What is the Connection Between OCD and Addiction?

Unfortunately, there is a common connection between OCD and addiction. In fact, around 20% of all people who suffer from OCD or another type of anxiety disorder also suffer from addiction. 

Many people are either embarrassed by their condition or don’t know what to do to “fix it”. As a result, they turn to drugs and alcohol as a way to self-medicate. Not only does this not solve the issue, but it can actually make things worse, ultimately increasing the problems associated with OCD that they were trying to get rid of in the first place. When someone develops a substance addiction as a result of their OCD, it is considered a co-occurring disorder.

What Is a Co-Occurring Disorder?

When someone suffers from multiple disorders at the same time that is connected in some way, it is called a co-occurring disorder. The most common type of co-occurring disorder is when someone has a mental health condition and develops an addiction or substance abuse issue as a result of that mental health condition.

In the case of OCD, the most common substance of abuse is alcohol. However, that doesn’t mean that alcohol is the only substance abused by those suffering from OCD. Cannabis and cocaine are also common substances used and abused by people suffering from obsessive-compulsive disorder. Things like alcohol and cannabis might make the person feel relief in the short-term however they are ultimately causing additional long-term issues. 

In addition to addiction and substance abuse, many people who suffer from OCD also suffer from another type of mental health condition. Some of the most common mental illnesses that co-occur with OCD are depression, social anxiety, PTSD, panic disorder, and generalized anxiety disorder.

What Are My Treatment Options For OCD and Addiction?

While there is no known cure for OCD, there are many different treatment options that can help both OCD and addiction. Before undergoing any sort of treatment, you will first need to undergo detox treatment for substance abuse. This should be done in a dedicated detox treatment facility or in another type of medical facility that offers detox treatment. Self-detoxing can be incredibly dangerous and even life-threatening.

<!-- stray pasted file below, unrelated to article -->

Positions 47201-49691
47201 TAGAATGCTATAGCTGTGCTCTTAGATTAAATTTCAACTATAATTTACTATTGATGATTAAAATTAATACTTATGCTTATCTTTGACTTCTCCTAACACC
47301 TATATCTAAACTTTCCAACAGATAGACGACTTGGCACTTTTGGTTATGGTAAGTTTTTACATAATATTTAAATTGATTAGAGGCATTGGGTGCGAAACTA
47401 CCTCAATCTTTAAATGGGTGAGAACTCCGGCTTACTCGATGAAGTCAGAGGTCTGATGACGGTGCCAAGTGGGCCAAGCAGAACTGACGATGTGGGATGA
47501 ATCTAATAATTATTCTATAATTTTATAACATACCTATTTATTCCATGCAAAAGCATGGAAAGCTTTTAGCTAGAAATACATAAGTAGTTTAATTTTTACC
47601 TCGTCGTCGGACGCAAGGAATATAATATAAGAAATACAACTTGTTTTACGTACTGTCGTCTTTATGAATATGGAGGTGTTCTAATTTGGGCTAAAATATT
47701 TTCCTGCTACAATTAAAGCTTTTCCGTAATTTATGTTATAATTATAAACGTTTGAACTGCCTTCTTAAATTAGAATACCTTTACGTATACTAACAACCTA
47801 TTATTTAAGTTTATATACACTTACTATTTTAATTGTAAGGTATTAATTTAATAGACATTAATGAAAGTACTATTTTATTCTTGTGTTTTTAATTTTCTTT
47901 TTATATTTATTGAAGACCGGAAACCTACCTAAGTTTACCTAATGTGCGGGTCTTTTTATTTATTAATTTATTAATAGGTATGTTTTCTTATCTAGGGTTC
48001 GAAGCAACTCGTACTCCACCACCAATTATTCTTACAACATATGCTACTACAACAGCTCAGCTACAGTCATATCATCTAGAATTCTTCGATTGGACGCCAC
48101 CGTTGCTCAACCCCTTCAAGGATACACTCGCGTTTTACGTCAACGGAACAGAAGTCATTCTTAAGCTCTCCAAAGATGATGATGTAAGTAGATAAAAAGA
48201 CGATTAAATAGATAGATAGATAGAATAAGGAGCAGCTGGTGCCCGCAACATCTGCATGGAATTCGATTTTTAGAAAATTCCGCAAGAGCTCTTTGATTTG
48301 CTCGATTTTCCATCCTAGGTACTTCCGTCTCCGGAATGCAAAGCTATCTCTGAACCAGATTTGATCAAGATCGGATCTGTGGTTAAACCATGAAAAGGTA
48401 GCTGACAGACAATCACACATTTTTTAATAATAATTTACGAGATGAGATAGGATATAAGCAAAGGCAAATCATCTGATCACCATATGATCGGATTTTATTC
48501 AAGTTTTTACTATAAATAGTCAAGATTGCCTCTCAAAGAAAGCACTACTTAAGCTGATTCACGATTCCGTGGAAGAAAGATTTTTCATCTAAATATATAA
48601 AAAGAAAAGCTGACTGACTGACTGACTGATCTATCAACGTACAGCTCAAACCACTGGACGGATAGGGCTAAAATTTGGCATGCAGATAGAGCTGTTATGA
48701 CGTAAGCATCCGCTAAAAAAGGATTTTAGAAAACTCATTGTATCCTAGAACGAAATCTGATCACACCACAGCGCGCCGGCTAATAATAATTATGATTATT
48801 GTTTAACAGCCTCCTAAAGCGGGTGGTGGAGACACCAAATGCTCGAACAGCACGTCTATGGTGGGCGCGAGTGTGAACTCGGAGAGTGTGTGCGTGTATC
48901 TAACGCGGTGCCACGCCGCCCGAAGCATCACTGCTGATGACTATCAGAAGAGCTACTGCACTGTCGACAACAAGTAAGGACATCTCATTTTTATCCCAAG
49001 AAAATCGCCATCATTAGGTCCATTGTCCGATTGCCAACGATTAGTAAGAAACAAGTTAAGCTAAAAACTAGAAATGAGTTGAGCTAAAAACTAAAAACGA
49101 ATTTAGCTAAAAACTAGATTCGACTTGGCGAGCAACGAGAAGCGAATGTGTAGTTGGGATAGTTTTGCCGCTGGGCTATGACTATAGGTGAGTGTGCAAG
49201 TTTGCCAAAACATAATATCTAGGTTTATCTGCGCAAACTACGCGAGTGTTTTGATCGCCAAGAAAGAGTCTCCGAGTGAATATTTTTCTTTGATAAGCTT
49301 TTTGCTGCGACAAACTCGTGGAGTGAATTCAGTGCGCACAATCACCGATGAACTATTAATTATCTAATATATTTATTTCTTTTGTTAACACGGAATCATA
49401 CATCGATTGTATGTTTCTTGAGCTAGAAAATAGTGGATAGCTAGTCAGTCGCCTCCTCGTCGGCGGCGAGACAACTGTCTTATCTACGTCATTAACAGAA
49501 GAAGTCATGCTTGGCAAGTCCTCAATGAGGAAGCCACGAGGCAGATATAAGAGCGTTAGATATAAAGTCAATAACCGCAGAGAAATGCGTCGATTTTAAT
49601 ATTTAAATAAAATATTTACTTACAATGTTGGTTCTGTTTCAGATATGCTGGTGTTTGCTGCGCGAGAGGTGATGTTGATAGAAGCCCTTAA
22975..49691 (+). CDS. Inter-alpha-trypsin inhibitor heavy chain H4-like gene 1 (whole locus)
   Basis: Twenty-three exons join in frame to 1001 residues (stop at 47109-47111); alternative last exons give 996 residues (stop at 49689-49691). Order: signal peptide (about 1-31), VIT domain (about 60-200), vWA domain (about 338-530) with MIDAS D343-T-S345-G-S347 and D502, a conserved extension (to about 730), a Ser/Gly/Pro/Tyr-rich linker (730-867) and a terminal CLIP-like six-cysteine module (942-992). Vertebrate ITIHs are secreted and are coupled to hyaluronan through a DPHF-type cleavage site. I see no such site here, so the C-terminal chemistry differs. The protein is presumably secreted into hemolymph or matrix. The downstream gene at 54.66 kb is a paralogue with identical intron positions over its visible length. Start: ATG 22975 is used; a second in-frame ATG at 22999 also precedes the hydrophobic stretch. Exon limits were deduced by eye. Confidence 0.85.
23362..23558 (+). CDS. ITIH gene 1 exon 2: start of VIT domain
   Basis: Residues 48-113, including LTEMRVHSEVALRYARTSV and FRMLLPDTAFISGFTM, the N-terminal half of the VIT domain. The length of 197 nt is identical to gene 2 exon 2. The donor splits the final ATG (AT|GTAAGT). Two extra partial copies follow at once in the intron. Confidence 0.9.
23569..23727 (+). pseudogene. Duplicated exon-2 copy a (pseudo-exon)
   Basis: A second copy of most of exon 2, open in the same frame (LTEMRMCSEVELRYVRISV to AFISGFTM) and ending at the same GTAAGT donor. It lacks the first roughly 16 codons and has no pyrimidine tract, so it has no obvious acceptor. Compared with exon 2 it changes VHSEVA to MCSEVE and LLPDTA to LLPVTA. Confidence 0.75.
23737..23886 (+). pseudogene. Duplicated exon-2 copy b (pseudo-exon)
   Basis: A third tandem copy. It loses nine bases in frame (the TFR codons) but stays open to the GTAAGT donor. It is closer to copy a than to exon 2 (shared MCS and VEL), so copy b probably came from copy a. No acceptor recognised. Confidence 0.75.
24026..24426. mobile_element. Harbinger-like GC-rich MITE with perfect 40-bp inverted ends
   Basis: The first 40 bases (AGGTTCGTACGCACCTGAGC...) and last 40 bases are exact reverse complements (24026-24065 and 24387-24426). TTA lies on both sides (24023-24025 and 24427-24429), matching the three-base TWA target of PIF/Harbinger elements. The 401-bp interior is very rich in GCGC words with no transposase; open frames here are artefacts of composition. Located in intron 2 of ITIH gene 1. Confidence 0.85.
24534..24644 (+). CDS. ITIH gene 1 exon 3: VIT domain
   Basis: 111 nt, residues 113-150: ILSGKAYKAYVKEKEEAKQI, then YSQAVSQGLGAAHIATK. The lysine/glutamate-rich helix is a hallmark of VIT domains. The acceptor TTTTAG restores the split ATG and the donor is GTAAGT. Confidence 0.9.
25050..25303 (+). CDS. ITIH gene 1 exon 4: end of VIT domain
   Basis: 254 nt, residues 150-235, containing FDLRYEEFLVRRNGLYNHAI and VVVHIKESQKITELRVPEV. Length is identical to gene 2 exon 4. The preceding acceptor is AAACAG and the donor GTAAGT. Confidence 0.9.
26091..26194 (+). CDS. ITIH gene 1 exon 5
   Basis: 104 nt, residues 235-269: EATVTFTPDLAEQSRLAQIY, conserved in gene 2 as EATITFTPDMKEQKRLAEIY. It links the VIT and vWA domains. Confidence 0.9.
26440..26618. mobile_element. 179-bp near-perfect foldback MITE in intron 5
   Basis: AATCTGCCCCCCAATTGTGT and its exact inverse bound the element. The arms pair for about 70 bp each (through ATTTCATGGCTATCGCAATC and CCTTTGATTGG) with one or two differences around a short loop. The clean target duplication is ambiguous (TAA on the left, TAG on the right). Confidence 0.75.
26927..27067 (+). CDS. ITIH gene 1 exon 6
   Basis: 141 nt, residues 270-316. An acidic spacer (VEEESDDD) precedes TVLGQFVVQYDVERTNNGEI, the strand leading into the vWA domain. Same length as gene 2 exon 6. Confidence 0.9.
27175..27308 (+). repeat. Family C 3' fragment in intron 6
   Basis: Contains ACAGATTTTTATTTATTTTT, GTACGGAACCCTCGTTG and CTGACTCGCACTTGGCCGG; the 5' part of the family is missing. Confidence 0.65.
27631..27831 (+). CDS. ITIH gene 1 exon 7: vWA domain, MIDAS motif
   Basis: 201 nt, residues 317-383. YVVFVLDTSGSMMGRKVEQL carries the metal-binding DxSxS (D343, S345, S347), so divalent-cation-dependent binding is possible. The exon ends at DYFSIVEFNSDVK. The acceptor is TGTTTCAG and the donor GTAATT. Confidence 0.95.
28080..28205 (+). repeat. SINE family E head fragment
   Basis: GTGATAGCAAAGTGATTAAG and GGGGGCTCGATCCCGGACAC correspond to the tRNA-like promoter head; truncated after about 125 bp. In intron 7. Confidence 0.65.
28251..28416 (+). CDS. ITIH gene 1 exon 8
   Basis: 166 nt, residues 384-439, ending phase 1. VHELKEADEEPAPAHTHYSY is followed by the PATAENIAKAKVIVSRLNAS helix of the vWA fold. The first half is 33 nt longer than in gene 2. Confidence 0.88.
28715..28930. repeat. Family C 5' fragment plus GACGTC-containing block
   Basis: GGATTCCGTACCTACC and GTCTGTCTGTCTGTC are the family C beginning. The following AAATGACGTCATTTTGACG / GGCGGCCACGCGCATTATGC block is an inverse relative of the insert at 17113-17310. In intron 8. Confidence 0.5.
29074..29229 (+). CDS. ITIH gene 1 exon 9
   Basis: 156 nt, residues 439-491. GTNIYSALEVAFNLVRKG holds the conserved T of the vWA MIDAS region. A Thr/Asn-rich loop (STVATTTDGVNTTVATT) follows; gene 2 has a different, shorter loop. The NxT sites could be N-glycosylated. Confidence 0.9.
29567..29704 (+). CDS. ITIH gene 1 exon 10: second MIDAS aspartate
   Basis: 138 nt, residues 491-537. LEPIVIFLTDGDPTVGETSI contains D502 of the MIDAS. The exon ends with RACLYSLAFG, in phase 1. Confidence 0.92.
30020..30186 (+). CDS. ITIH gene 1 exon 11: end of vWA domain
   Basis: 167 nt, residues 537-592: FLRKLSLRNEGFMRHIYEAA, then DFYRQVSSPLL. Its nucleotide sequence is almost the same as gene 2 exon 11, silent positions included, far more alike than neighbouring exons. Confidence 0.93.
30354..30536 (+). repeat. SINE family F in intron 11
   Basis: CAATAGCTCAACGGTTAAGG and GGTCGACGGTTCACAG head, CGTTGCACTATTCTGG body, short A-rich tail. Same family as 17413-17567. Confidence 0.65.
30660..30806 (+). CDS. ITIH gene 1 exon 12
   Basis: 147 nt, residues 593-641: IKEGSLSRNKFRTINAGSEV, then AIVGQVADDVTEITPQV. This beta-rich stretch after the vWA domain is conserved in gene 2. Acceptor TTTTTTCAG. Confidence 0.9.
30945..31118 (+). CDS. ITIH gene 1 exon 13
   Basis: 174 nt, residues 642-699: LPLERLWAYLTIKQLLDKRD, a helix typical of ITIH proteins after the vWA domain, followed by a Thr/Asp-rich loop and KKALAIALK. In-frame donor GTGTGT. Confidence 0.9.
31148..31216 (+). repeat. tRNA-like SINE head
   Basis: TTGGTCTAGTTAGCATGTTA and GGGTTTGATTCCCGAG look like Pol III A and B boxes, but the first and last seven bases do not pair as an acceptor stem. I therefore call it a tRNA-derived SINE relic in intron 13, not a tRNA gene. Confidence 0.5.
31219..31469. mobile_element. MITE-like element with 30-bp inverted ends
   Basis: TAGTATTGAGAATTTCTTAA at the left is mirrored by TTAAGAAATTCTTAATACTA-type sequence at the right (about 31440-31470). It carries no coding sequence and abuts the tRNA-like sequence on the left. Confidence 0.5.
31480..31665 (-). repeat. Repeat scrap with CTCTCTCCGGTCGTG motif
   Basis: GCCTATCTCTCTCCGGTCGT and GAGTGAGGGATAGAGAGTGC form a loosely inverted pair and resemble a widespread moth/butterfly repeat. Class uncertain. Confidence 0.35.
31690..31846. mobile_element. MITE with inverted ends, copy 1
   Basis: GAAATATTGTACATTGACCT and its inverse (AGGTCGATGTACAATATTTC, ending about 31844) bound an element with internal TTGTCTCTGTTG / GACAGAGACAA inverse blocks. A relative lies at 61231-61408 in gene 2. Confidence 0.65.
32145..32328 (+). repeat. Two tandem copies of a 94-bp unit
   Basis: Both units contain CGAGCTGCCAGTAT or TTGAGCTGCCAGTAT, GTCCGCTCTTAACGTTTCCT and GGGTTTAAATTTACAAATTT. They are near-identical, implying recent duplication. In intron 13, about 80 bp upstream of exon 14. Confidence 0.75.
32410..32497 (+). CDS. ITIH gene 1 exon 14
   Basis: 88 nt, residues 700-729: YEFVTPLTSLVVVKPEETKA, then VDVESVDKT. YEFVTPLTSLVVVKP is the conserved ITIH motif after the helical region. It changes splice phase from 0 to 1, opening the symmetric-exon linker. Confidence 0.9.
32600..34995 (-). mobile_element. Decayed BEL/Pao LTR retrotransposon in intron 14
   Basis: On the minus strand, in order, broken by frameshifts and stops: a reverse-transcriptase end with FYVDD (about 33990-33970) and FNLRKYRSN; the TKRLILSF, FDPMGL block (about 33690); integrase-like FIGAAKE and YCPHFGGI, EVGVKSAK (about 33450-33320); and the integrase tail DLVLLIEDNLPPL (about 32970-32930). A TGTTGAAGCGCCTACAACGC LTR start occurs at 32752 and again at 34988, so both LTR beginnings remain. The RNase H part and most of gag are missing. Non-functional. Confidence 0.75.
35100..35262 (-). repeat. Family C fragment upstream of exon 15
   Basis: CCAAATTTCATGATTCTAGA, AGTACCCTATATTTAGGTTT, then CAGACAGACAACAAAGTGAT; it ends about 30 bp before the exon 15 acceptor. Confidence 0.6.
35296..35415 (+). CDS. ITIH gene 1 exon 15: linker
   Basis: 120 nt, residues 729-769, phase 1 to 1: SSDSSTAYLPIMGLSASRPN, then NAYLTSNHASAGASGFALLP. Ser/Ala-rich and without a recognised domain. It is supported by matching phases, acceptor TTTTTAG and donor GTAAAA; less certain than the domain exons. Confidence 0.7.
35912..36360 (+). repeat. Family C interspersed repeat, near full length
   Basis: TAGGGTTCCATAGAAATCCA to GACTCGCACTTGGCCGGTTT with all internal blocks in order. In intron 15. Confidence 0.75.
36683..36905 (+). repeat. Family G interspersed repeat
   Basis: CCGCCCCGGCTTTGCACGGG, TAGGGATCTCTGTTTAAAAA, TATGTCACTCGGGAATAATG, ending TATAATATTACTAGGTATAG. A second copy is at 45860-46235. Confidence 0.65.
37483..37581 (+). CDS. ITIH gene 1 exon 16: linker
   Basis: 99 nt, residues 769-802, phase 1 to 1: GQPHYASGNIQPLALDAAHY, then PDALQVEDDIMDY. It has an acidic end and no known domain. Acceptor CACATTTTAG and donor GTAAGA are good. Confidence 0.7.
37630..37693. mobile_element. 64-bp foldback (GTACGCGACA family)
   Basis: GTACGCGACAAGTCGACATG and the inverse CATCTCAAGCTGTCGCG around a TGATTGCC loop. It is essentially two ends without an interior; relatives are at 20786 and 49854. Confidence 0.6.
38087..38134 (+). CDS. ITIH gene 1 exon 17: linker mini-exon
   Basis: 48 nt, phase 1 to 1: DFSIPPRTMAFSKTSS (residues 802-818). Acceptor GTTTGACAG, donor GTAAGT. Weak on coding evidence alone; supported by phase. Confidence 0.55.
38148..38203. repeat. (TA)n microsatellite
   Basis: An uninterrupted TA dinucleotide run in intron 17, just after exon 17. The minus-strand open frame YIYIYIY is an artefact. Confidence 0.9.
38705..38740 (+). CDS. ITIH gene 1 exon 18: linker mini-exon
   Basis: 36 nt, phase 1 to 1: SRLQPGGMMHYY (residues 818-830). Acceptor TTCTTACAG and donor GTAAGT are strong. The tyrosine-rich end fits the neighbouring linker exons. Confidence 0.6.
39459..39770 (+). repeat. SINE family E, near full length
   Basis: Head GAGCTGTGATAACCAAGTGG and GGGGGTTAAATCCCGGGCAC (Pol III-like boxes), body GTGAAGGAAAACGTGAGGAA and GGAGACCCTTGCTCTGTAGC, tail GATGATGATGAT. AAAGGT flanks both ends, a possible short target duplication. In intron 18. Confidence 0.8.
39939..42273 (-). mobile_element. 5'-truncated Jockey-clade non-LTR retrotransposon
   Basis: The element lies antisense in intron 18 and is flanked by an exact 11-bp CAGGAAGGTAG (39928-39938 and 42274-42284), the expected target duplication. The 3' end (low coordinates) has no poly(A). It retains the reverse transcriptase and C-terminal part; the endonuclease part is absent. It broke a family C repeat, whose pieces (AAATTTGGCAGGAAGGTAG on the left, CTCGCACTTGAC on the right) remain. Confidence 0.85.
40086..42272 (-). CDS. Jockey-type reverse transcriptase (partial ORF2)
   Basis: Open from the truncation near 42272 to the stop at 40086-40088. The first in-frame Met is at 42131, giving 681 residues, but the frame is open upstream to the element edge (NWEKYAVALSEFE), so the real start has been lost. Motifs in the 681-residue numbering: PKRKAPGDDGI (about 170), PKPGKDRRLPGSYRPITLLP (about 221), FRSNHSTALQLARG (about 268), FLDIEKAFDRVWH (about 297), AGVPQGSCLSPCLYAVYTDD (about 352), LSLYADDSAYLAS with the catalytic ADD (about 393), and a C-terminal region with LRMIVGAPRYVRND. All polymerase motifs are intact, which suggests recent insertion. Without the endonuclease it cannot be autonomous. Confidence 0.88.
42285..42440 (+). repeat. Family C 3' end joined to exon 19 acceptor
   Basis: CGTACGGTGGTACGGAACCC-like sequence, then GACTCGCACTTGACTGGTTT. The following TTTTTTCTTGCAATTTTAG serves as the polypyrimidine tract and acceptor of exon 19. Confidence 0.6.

There are multiple types of treatment for OCD, some of which include medication and some that don’t. Each type of treatment works differently for each person so it is important to talk to your doctor or therapist before starting treatment to learn which option is best for you.

Psychotherapy

Psychotherapy, such as cognitive-behavioral therapy, is a very popular treatment option for those suffering from both OCD and addiction since no medication is involved. There is a type of CBT used for OCD patients called Exposure and Response Prevention. During EX/RP, the therapist will put the patient in certain situations where the patient will feel the triggers of their OCD. 

Since they are in a therapy session, they will be unable to perform the tasks that they would associate with that particular situation. This teaches their brain that just because they have a thought, doesn’t mean they have to act on it every time. This technique is particularly ideal for those who suffer from compulsions that the situation can be re-created easily.

Medication

In some situations, medication might be recommended for treating the OCD portion of the co-occurring disorder. A group of medications called selective serotonin reuptake inhibitors has been proven to be effective in treating OCD. Common examples of this type of medication include:

  • Celexa
  • Lexapro
  • Prozac
  • Paxil
  • Zoloft

In addition to the two main types of therapy, there are other, less traditional forms of therapy as well such as meditation or even neuromodulation.

Want To Know More About OCD and Addiction?

Unfortunately, due to the stigma associated with mental health conditions, OCD and addiction quite often go hand in hand. That doesn’t have to be the case though. At Granite Mountain, we know that dealing with both mental health and addiction issues can be a tough thing to do. 

That’s why we offer a wide variety of treatment programs for not just mental health conditions but substance abuse and addiction as well. For more information about the services we offer, or to talk to one of our treatment professionals, contact us today.

 

Article Reviewed by Gregory Struve

Gregory StruveGreg received a Master’s in Counseling from the Adler Graduate School in 2006. He trained at one of the top trauma and anxiety treatment centers in the world until 2008, when he became a faculty member at Grand Canyon University. From 2011 to 2016 he directed a program that lead the field in terms of innovative treatment of anxiety and trauma. During that time he even made several appearances on A&E’s intervention.